Major commercial landlords in Canada are offering rent deferrals to tenants as the COVID-19 pandemic has forced many businesses to close their stores.
RioCan, Choice Properties, and CT real estate investments trusts all said last week that they were working with tenants who need support because of the financial challenges brought on by the outbreak.
Loblaw landlord Choice Properties REIT said it would grant 60-day rent deferrals on a case-by-case basis for “qualifying” small businesses and independent tenants.
“We understand and acknowledge the extraordinary financial pressures on parts of our tenant base, especially on independent and smaller businesses,” said Choice chairman Galen Weston in a statement.
Choice REIT, which holds 6.1 million square metres (65.8 million square feet) of leasable space across 726 properties, says it has also withdrawn its 2020 outlook because of the uncertainty around the duration and impacts of the pandemic, but that it is well-positioned to weather the volatility because of its high proportion of necessity-based retailers.
RioCan, which has about 3.6 million square metres of leasable space over 220 properties, said it was offering an automatic 60-day interest-free rent deferral for independent commercial tenants who have asked for relief, to be paid back over a year.
“We are committed to supporting all of our stakeholders through this difficult time,” the company said in a release.
Canadian Tire landlord CT REIT said it was “committed to working with those of our tenants who need our support,” but did not give specifics on its relief plans.
The company said tenants representing about 6.2% of its annual base rent are currently not open or operating, and that tenants representing about 2.8% of annual base rent didn’t pay their full rent on April 1.
CT REIT, which holds 2.5 million square metres over 350 properties, says that tenants representing a further 33.5% of its annual base rent are operating on a limited basis, including 132 Canadian Tire stores that are now only serving customers through curbside pickup or online.
The deferral options come after the retail segment of commercial real estate saw a huge drop in April payments after many stores and restaurants were forced to close.
Payments range significantly between real estate companies, but CBRE vice chairman Paul Morassutti said that anecdotally he’s hearing from large mall owners that only about 15 to 30% of retail tenants paid rent for April.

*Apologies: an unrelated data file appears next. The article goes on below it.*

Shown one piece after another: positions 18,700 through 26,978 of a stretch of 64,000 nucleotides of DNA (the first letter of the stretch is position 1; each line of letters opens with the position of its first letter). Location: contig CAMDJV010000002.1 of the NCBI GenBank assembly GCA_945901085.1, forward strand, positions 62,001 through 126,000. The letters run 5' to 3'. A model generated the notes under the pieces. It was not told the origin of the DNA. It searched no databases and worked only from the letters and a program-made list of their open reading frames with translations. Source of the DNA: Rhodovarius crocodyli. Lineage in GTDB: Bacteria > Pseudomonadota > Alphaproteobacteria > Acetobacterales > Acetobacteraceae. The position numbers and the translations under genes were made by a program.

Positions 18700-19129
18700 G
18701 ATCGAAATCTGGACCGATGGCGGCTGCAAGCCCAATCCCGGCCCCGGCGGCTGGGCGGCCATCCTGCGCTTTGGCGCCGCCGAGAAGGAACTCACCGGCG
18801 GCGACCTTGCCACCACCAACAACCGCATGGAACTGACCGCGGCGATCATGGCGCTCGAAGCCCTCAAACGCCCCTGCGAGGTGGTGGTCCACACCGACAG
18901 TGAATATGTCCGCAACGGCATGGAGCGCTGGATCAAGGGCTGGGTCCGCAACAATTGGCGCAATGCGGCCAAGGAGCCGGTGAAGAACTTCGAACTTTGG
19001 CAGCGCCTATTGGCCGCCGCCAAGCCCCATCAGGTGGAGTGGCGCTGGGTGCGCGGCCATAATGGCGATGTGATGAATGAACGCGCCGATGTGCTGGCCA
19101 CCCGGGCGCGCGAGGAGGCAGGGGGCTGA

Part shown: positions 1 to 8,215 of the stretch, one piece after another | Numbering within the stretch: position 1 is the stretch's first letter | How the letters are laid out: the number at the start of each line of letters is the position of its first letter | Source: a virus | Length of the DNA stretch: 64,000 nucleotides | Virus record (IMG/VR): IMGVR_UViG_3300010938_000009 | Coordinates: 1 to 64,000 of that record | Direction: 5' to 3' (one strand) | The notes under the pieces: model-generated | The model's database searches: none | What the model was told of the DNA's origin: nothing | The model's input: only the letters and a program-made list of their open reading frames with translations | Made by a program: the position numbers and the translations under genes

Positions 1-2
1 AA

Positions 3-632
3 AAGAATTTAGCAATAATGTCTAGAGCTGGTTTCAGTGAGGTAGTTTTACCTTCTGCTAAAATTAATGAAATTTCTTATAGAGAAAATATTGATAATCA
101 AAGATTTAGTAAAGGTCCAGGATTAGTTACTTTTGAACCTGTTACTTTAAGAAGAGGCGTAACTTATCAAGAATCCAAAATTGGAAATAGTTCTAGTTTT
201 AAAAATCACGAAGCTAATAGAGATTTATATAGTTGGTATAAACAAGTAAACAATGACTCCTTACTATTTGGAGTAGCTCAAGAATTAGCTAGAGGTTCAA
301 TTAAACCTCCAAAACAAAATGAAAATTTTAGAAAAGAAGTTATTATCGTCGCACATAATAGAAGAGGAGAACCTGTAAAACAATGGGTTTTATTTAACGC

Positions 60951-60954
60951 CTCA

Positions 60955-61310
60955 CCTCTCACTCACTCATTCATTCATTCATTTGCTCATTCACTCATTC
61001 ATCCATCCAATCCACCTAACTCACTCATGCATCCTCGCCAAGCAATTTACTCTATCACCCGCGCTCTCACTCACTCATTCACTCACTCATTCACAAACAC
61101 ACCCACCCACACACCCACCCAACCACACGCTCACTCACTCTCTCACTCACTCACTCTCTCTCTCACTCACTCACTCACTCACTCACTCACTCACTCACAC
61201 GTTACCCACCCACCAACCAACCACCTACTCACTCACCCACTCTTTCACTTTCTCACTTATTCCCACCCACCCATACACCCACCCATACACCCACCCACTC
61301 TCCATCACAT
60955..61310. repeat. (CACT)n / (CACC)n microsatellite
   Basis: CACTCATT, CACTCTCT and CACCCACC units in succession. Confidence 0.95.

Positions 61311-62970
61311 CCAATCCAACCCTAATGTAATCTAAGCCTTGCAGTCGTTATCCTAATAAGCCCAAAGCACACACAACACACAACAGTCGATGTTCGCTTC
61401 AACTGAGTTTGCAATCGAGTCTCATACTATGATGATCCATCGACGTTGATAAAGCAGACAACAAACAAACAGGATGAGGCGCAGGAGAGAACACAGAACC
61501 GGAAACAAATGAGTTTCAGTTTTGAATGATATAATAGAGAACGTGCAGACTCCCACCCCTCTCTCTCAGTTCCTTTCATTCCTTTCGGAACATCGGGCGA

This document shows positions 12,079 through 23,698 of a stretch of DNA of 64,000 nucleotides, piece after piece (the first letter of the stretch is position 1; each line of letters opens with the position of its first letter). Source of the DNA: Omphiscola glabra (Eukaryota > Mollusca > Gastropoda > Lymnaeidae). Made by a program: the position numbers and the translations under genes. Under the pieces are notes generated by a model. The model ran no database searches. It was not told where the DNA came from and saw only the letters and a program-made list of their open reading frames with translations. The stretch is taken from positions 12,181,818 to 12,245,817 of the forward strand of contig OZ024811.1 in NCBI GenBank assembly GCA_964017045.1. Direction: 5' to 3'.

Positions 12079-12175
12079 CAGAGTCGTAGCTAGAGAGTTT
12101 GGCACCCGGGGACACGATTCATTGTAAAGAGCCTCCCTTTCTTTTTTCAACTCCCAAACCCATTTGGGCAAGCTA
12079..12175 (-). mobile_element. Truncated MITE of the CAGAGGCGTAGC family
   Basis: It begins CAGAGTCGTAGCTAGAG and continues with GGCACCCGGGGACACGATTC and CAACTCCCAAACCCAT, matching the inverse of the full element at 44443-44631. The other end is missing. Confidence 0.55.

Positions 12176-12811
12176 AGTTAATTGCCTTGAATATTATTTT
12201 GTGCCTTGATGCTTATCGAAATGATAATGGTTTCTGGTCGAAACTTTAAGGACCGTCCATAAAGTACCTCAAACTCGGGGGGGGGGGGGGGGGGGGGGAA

“When you sell stuff, or when you sell food or cut hair or whatever, if nobody’s allowed to go out, you know, it’s devastating.”
He said the scale of the issue meant that almost all landlords had given some sort of rent deferral.
“I think every landlord in Canada, with the exception of maybe a bunch of small ones, are showing flexibility, because they have to, they have no choice.”
The rent issue on the commercial side was largely on the retail sector, with office, industrial and even multi-family holding up relatively well, he said.
Rent payments could be a bigger issue in May with a full month of business disruption on top of the half-month of March, but government programs should also have rolled out by then to give some cushion, said Morassutti.
Government programs could help soften the blow, but the key issue is how long the outbreak and the forced business closures to fight it drag on.
“I would think most restaurant owners would tell you they’ve got about a month or two of cash flow to get them through a crisis, many of them not even that much. So will there be enough government relief to save them all on a wide scale basis? I hate to say it but the answer is probably no.”
He said that if the virus is relatively short-lived and restrictions ease by summer then things could bounce back in a significant way, but it will be quite a different picture if it drags on.
“If our approach to containing the virus sputters, and if it really is prolonged, there will obviously be a significant impact on the real estate industry.”